Joba Chamberlain finally ahead of schedule during offseason

Joba Chamberlain accepts donated items from a star

Joba Chamberlain accepts donated items from a star struck 11-year-old Griffin Frankel at Yankee Stadium for super storm Sandy relief efforts. (Nov. 8, 2012) (Credit: Patrick E. McCarthy)

A slim-looking Joba Chamberlain proclaimed himself ready for spring training yesterday as he mingled with fans at Yankee Stadium and accepted donations for victims of superstorm Sandy.

Chamberlain is finally ahead of schedule. No injuries to monitor, no specific rehabilitation to follow after two surgeries, first Tommy John, then the second for an open dislocation of his ankle suffered in a trampoline accident last March.

He is looking to build off the postseason, where he was unscored upon in four appearances.

"Obviously, it didn't go the way I wanted it to the first few weeks," he said of his return in August. "It [playoffs] didn't end the way we wanted it to, but to know how I finished, just to have that ability to do that, I'm just looking forward to going out there and not having to worry about anything."

Chamberlain did not say how much he trimmed from his listed weight of 250 pounds.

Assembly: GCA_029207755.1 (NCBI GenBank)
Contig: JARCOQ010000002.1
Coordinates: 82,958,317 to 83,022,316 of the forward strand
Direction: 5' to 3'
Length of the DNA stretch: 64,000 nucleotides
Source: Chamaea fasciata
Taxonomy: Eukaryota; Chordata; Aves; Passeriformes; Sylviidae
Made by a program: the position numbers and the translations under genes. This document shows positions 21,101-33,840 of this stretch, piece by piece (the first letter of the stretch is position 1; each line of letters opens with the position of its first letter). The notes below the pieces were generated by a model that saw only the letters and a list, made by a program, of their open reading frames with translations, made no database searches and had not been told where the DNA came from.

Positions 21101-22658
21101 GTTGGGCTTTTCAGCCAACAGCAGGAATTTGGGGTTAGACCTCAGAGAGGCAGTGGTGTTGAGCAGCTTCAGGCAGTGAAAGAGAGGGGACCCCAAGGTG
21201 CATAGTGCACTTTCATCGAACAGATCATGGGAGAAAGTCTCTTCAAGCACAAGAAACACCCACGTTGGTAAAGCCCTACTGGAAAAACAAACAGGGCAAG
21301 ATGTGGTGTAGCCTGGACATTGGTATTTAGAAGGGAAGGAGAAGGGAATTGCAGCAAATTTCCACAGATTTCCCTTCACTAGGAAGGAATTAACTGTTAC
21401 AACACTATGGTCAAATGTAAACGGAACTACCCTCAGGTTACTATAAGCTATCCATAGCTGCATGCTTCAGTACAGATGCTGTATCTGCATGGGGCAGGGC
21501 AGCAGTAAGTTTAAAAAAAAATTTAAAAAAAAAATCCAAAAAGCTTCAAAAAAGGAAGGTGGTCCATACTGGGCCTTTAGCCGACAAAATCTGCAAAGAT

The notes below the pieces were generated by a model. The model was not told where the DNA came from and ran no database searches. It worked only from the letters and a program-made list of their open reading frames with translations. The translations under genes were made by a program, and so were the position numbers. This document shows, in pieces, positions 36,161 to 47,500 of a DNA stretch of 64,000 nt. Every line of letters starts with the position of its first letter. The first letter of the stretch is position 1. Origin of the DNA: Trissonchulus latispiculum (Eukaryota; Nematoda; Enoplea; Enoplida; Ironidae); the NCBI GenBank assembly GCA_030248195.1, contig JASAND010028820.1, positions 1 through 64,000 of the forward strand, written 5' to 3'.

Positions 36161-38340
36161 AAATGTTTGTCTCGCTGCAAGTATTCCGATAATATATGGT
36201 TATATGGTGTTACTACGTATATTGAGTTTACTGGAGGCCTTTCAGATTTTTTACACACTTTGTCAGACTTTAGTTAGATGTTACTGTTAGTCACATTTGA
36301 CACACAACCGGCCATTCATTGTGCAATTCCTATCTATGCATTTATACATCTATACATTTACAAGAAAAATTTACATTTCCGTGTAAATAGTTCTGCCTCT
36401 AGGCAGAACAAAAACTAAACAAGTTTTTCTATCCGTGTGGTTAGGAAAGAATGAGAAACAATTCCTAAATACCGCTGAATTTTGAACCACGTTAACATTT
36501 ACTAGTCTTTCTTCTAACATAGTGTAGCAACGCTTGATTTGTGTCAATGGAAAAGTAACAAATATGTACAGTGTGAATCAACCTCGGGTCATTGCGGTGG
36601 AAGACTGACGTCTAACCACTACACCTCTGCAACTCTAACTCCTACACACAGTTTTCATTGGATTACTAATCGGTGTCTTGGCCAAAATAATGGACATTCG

At 27, Chamberlain seems poised to be a major player in the bullpen. But even with Rafael Soriano presumably on the way out, Chamberlain does not necessarily foresee an expanded role. Mariano Rivera is expected back to close, Boone Logan and David Robertson form the bridge to Rivera. Chamberlain said he would settle for a plank, though free agency looms after the 2013 season and Chamberlain has signed on with new representation. And there's no doubt trade rumors will abound.

"It doesn't matter if you're pitching in the fifth, sixth, seventh, eighth or ninth," he said. "Our bullpen has been great."

The debate of whether Chamberlain would start or relieve is over. He will not start and, barring injury to others, is not considered an heir to Rivera's throne of closing. "I would like to be a great teammate," he said. "A guy they know they can count on every time."

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